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Indigenous Education In Nigeria

April 10, 2010

Education as a natural human activity could be acquired any where through either formal or informal process. Before the advent of the western education, the people of indigenous societies have ways of inculcating the societal norms, values and attitudes on the members. This process of enculturation is the primary function of education. Incontrovertibly, indigenous societies have means of initiating, instructing, drilling, orientating and indoctrinating the younger people following the listed processes in education before the introduction of western education. Vocational training and moral teachings are also essential components of indigenous education before the introduction of the western education.

Looking at it from historical perspective, there were two highly developed systems of education in Nigeria before western education was introduced. Specifically, there were the indigenous and the Islamic education systems, both of which are still in existence side by side with western education (Obanya et al 2000). Education was indeed present in the indigenous society whether or not there are organized schools. It is worthy of note that if education prepares the individual for living in society, and the Nigerians were able to prepare there young ones to live in the Nigerian society before school education was introduced to us, traditional Nigerian societies can said to have possessed a sound system of education.

Realizing the fact that education is not limited to schooling, it could therefore be argued that the indigenous societies have ways of exposing the young ones to cherished values. Indigenous education even though, it was not a formal system, develops in the growing child the spirit of collective behaviour and content of indigenous education focus the inculcation of culture of respect and love for ancestral gods and the Almighty God, respect for elders, respect for the traditions and customs of the community into which one is born. It is also equipped the child with the skills necessary to support itself and is family in adulthood.

Except that history and literature are learnt in the traditional society through story telling, there is no denial of the fact that the elders tell the young ones the history of their people, such as success and failures at wars, migrations etc. in the indigenous settings, physical and health education is taking care of through systematic dances which are either ritualistic or social. It is to be emphasized that prominent in the indigenous practice is the development of sound character and good moral judgment. Every family faced the education of its children with all seriousness because signs of miseducation shown by any individual in the society would not only bring shame to the person but also to the members of his family.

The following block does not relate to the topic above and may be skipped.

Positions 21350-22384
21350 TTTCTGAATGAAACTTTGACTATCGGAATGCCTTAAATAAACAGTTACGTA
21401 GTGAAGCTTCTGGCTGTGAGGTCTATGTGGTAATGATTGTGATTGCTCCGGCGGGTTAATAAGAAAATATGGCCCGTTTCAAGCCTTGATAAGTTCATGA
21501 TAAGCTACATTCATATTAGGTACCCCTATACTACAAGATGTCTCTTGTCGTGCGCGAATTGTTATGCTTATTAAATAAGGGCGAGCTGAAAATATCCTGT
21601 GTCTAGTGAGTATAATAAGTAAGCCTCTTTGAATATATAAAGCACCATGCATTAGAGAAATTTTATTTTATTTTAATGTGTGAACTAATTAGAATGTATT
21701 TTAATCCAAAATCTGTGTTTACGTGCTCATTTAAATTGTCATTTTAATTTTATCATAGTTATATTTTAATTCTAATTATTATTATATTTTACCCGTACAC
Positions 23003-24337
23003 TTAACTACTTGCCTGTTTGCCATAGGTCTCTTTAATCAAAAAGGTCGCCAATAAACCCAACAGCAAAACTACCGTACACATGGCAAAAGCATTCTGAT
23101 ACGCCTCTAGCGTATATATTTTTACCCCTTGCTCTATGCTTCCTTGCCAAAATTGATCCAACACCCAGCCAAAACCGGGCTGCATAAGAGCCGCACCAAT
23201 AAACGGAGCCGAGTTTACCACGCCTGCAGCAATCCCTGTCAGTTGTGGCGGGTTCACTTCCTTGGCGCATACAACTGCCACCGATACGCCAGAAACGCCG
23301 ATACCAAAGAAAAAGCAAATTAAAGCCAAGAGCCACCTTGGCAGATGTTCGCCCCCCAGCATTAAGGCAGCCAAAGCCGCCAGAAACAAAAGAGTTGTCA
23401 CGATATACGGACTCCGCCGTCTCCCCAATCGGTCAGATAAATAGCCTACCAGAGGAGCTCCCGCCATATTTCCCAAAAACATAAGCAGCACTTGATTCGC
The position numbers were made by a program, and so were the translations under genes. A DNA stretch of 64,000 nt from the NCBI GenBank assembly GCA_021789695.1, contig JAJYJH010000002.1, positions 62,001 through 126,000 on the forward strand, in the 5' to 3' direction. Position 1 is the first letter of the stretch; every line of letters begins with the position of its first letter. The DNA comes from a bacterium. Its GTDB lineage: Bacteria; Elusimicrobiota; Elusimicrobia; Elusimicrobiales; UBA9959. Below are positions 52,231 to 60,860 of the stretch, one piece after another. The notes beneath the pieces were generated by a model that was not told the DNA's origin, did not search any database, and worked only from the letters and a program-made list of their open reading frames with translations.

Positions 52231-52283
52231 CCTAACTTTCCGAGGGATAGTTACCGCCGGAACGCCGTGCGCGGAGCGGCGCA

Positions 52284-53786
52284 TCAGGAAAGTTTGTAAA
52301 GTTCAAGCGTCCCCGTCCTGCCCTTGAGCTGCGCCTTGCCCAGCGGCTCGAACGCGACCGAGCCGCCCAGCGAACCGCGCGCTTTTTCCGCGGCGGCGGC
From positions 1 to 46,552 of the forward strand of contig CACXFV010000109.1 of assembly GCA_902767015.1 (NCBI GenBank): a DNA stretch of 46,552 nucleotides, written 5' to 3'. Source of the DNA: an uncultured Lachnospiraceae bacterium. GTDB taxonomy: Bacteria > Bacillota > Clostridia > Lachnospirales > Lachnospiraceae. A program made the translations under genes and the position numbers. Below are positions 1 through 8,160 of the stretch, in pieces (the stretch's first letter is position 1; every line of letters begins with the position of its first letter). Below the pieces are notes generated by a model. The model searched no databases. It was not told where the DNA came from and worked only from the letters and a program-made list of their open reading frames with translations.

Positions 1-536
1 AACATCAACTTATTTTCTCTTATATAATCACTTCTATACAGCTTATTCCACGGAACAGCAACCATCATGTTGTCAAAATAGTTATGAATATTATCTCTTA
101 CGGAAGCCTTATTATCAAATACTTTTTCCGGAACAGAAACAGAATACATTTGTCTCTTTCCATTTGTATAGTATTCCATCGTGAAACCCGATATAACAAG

Lending credence to the position that there had been in existence indigenous education before western education was introduced, Ajiboye (1999) maintained that western education as we know it today is predated by traditional education in Nigeria . He regarded as erroneous and incorrect the impression created by some foreign authors that there was no education in Nigeria before the arrival of the missionaries. This is because, the informal education, as it is being referred to now, is as old as the society itself and has been highly developed before the advent of the formal western education. As observed by Fafunwa (1974) every society whether simple or complex has its own system of training and educating its youths, and education for the good life has been one of the most persistent concerns of man throughout history. The objectives of traditional education are political, social and economic.

Dismissing the assertions from some quarters that indigenous education is primitive, savage and barbaric, Fafunwa (1974) argued that such contentions should be seen as the product of ignorance and due to a total misunderstanding of the inherent value to the society. As stated by Fafunwa (1974) indigenous education is a process of transmitting culture, this is the goal this educational system intends to achieve, irrespective of the curriculum, methods and organization designed for the purpose.

Fafunwa (1974) also pointed out that traditional education is all embracing and that every social institution involved in this system of education and this could lead the individual to acquire behaviour patterns, abilities and skills necessary for effective citizenship in the community in which the child lives.